An 80% share in a 93,000 property has been sold to a Chinese-Japanese consortium.
But New Zealand opponents of foreign investment will have to find another fire to fight, this one isn’t one of ours, it’s Cubbie Station in Australia.
The decision by the government to approve the sale isn’t universally welcome but not for very good reasons:
. . . Like any Western company, Shandong Ruyi is investing in the production of the material required for its factories, which means the cotton to be grown at Cubbie Station will be sold to mills in China, as happens now. As for the water held in dams on the station, it will remain in Australia.
One of the more vocal critics of the Cubbie sale, Barnaby Joyce, has called for the 93,000 hectare area to be subdivided and sold as conventional farms, on the basis Australian farmers should be allowed to own the area.
In making this stand, he is in conflict with members of his party, notably Nationals MP Bruce Scott, who believes the FIRB should be left to administer the test of whether the sale is in the national interest. Senator Joyce is also in conflict with Coalition policies: a policy paper released in early August recommends only that the threshold for the FIRB to consider a sale should be lowered from $244 million to $15 million for farms and agribusinesses.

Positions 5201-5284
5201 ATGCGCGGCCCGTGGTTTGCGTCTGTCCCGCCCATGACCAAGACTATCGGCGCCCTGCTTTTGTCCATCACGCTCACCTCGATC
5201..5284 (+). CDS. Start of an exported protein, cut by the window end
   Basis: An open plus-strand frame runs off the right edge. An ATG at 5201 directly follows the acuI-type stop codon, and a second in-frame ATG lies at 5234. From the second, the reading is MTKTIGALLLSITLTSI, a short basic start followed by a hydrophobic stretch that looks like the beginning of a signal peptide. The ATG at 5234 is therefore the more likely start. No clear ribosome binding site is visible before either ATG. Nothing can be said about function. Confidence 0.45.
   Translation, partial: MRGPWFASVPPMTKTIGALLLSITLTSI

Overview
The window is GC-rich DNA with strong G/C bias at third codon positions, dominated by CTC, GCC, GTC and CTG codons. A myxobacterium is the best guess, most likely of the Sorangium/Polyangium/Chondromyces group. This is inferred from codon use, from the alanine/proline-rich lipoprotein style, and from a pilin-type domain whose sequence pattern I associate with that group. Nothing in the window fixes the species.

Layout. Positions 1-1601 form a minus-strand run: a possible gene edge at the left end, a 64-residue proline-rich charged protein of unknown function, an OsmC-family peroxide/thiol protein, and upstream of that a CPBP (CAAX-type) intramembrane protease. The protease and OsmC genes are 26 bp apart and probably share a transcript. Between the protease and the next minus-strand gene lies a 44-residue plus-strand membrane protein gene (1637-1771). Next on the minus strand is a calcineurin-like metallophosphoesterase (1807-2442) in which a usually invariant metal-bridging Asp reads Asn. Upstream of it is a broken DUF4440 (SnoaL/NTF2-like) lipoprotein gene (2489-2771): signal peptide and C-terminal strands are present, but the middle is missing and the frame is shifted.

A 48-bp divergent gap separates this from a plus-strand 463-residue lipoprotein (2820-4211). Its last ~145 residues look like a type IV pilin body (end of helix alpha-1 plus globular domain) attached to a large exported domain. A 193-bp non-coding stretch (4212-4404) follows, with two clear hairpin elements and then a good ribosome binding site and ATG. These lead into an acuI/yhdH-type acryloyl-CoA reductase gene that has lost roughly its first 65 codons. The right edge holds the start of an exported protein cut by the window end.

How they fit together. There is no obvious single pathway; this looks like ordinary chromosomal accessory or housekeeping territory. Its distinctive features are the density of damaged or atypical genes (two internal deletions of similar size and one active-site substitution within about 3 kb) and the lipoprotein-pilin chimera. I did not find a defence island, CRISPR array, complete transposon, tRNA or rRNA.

In addition, former prime minister John Howard has commented in a public forum that there is no reason to get “over- excited” about Chinese investment, as any companies investing here have to comply with Australian law.
Australia’s economic future is to produce food, fibre and minerals, notably for an ever more prosperous Asia, and to increase production and national income we will need foreign investment. We should not discourage that investment, particularly through eccentric populist policies.
That applies just as much on this side of the Tasman.
Foreign investment brings benefits and as long as would-be buyers pass the very stringent test required by the Overseas Investment Office and face the same laws and regulations as everybody else who farms here we have little to fear and lots to gain.